11:07 a.m. on March 6, 2003 (EST)
30 reviewer rep
1,238 forum posts
I am a "retired" photographer.....

I have worked as a photog for United Press International, General Dynamics, the U.S. Navy and various law enforcement agencies.

I use a weather resistant disposable camera when camping. It takes some fine snapshots, is lightweight and I can jam it anywhere into a pack without worrying about damaging equipment.

When I'm backpacking, that is all I am interested in doing... taking snapshots to remember the trip. I'm not out there to properly expose sharp negatives for huge enlargemnts.

4:24 p.m. on March 6, 2003 (EST)

I used a Pentax 90wr for 4-5 years of backpacking until I replaced it with the Pentax 105WR. I love the 105WR. Great camera, nice pix, durable, much more water resistance than the olympum Sylus (which I used for one trip and got it too wet). It is a little heavy tho.

Oh and the pentax I bought came with a 5yr factory warentee.

3:51 p.m. on March 7, 2003 (EST)

a.k.a. Scott, Scott M

Well, it depends somewhat on what type and quality of photos you want to be able to take. I purchased the Nikon n65 with a Sigma 24-70 lens and sometimes take it backpacking. You can go fully automatic or fully manual with this camera. Or, you can get pretty good and lightweigh point and shoot cameras these days that will have zooms in the 35-70 range or even more of a zoom range. If you want to be able to control aperature and shutter speeds I'd recommend something like the n65. If you don't care about doing that than a nice point and shoot should work well.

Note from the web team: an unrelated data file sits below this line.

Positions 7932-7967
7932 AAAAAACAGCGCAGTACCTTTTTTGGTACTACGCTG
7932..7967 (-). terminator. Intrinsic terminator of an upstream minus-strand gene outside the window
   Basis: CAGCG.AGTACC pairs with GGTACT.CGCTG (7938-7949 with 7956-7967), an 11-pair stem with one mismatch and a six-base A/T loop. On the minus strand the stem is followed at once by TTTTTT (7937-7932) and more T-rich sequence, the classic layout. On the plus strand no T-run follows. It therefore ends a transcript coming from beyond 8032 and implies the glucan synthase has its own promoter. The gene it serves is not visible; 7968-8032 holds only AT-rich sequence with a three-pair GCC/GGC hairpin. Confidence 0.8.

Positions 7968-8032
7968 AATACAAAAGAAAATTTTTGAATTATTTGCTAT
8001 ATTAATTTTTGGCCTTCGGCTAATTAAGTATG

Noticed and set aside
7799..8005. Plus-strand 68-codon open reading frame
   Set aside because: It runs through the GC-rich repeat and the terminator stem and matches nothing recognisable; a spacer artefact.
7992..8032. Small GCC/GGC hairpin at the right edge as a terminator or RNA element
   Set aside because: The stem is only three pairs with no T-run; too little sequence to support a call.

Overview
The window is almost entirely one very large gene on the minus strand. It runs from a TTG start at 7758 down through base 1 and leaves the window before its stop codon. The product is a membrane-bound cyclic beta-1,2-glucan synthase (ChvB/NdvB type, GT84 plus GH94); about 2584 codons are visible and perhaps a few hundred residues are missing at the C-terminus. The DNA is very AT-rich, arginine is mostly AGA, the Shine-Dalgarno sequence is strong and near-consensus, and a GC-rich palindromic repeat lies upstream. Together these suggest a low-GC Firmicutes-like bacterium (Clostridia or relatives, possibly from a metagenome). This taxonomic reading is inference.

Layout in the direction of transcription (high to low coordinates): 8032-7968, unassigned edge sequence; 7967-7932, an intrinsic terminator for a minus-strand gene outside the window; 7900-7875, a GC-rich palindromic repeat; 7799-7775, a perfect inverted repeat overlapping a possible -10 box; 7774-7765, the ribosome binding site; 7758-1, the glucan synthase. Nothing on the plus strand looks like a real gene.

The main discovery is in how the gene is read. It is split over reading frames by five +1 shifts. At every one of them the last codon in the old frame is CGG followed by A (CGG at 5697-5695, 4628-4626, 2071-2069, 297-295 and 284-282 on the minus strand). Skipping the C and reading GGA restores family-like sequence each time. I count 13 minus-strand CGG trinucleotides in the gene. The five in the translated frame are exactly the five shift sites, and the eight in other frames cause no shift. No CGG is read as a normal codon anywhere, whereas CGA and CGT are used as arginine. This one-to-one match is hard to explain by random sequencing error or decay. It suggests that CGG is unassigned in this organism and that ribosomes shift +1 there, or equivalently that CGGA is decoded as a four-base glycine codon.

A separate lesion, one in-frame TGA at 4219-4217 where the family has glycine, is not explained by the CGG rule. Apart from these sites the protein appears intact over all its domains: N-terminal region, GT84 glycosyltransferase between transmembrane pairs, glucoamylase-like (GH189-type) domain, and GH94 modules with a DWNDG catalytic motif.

I'm looking to buy a 35mm camera for use while backpacking, camping, fishing, etc. Compactness, weight, durability (weather resistance?), quality of photos, and ease of use are all important criteria. I'm not much of a photographer (though I'm interested in learning more) so I'm not looking to spend a fortune. I just think that I can do better than the disposables I've been using. Any suggestions?

10:39 p.m. on March 14, 2003 (EST)

I too, sell cameras and related things for a living... and I'm a photographer/hiker too. The Yashica T4 zoom camera has an excellent Zeiss lens, and may provide the best quality photos in any 35mm camera under $500. Olympus Stylus cameras are "weatherproof", but I have not been impressed with the image quality or their durability. I've also used a Pentax 90WR (weatherproof), but find it too bulky and too heavy. Based on images from my friend's T4 vs. my Olympus, I would go with the Yashica T4. Use a zip-lok bag to protect it from rain, sweat, etc.

3:30 p.m. on March 19, 2003 (EST)